The Islamic Republic of Iran Loves #OWS: Is This What Solidarity Looks Like?

by Manijeh Nasrabadi (Raha Iranian Feminist Collective, U.S.) on December 26, 2012

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Prominent among the many democratic impulses unleashed by the Occupy Movement has been the desire to challenge dominant narratives of the world in which we live, narratives that not only justify the power of the 1%, but that systematically direct our attention away from structural inequality towards other loci of worry, hatred, and fear. Constant speculation about Iran’s nuclear ambitions, or about the likelihood of war with Iran, functions precisely in this way, perpetuating imperial and Islamophobic notions of “us” and “them.” Replacing the Soviet enemy in the contemporary cultural and political lexicon, the Islamic Republic of Iran (IRI) is constituted as the antithesis of America, a repository of the most menacing traditional Orientalist tropes — combined with the most terrifying modern nuclear threat.1 In order to counter such pervasive representations, Western journalists occasionally travel to Iran and compile evidence of friendly Iranians who look to the U.S. as a model to emulate or as a force that might intervene on their behalf.2

This limited and skewed framework has contributed to profound ignorance about Iranian society among the American populace. Among progressives, it has also led to a healthy skepticism, marked by a desire to challenge stereotypes and to oppose U.S. aggression towards Iran. This is the context in which many Occupy Wall Street (OWS) activists learned that their movement had been embraced by the “Iranian people,” who apparently held multiple rallies in Tehran in support of OWS. Photos from these rallies were posted on both of the major OWS Facebook pages, which, at the time of this writing, have together received over a thousand “Likes” combined. (see figures 1 and 2)3 Hundreds of comments express a lively debate over whether the rallies were orchestrated by the Iranian government or by the C.I.A, and whether the images were faked entirely or reflect earnest expressions of solidarity. A few postings are less speculative, injecting knowledge about the internal politics of Iranian society into the conversation.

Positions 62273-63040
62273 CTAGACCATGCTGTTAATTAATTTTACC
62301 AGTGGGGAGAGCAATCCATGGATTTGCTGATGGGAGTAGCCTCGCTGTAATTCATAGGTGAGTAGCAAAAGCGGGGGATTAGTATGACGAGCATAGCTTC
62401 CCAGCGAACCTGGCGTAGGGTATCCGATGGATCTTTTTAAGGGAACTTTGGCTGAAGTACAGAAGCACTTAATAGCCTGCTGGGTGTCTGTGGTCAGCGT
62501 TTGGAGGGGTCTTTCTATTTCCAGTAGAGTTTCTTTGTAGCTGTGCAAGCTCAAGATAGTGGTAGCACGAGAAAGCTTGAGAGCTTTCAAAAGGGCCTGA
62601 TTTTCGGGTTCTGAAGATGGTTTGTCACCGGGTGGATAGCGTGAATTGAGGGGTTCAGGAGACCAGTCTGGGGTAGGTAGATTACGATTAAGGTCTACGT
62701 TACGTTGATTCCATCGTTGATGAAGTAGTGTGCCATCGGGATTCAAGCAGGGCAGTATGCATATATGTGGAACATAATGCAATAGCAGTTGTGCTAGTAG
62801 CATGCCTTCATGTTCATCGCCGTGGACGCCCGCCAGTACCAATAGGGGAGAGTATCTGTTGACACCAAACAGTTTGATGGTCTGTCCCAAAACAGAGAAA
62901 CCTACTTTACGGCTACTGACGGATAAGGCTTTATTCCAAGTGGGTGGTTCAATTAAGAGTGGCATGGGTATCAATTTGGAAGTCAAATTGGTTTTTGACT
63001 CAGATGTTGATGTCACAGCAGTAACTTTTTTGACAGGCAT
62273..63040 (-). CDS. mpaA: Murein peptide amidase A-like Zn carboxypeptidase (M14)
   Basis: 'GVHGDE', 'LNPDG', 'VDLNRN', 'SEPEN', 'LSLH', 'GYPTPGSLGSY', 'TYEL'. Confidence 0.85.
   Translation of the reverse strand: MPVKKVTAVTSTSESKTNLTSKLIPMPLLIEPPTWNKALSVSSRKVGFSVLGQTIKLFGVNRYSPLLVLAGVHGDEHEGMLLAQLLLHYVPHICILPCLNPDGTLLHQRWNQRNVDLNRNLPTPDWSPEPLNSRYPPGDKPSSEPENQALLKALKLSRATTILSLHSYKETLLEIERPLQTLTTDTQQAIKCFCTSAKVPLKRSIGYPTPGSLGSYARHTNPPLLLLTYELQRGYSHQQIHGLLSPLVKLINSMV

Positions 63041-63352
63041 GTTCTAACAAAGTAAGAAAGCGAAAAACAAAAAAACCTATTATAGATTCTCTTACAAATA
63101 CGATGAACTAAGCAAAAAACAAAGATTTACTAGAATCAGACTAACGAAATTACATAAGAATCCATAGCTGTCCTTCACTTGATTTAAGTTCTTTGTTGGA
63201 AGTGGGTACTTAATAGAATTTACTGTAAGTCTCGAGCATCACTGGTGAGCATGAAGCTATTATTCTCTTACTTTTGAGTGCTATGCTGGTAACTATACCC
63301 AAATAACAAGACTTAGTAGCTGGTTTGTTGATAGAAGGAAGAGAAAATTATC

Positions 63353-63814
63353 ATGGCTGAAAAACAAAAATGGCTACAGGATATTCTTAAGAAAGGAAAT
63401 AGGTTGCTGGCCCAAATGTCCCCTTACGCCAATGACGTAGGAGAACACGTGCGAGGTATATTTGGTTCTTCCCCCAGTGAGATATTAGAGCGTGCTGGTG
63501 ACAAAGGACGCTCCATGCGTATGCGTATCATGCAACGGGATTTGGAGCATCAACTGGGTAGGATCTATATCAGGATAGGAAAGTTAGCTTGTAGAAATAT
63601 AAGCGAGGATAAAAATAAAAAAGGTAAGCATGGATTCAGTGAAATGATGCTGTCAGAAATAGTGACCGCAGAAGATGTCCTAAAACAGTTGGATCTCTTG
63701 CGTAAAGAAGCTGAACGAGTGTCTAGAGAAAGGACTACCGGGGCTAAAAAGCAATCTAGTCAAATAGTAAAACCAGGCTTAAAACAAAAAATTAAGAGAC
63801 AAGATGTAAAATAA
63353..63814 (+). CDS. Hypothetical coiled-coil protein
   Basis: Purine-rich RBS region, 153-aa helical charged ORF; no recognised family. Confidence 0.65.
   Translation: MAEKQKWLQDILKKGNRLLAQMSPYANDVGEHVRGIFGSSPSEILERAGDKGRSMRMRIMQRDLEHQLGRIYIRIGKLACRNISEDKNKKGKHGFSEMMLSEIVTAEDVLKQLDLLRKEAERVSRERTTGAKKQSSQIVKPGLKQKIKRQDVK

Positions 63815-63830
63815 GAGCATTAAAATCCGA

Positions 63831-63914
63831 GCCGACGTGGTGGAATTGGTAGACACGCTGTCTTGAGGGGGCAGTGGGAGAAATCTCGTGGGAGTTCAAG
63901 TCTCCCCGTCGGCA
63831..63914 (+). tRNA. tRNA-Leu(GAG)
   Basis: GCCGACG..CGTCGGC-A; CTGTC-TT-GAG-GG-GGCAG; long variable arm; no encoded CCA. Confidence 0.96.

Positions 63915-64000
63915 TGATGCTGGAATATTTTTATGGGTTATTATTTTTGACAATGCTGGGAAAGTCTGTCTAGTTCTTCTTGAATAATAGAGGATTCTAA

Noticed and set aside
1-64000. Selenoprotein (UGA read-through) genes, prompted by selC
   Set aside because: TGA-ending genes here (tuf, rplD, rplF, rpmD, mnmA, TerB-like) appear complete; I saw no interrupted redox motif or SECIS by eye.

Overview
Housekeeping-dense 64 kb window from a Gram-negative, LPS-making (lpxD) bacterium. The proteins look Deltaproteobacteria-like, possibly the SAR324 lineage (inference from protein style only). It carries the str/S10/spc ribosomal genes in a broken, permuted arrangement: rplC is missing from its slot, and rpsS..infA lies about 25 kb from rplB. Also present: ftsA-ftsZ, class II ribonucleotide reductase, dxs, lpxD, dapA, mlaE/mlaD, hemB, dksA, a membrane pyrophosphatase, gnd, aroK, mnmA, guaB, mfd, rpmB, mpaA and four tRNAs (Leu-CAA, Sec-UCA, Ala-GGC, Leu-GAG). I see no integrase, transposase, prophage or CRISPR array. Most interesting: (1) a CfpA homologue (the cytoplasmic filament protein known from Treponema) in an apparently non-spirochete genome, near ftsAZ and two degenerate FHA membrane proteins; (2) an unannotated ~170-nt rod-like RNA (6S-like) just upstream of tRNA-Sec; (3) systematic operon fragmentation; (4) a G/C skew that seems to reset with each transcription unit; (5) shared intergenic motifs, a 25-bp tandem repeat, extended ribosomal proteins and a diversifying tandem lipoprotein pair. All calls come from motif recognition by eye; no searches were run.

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The Basij in action against Iran’s 99%.

In fact, the pro-OWS rallies in Tehran were organized by student members and supporters of the Basij, the paramilitary organization largely responsible for the brutal and ongoing crackdown on the Iranian democracy movement that erupted in 2009.4 The Basij have become cheerleaders for OWS, launching a website in Persian called “Young Supporters of Wall Street Movement” that reports on OWS, and which features, without a hint of irony, video of police attacks on demonstrators in New York and other American cities.5 The official state media has also been full of condemnation of U.S. police repression. Fars News Agency reported that Friday prayer leader Ayatollah Jannati decried the use of “heavy-handed tactics” against demonstrators, chiding the U.S., “You treat your people harshly, you should know that people can not be treated by force.”6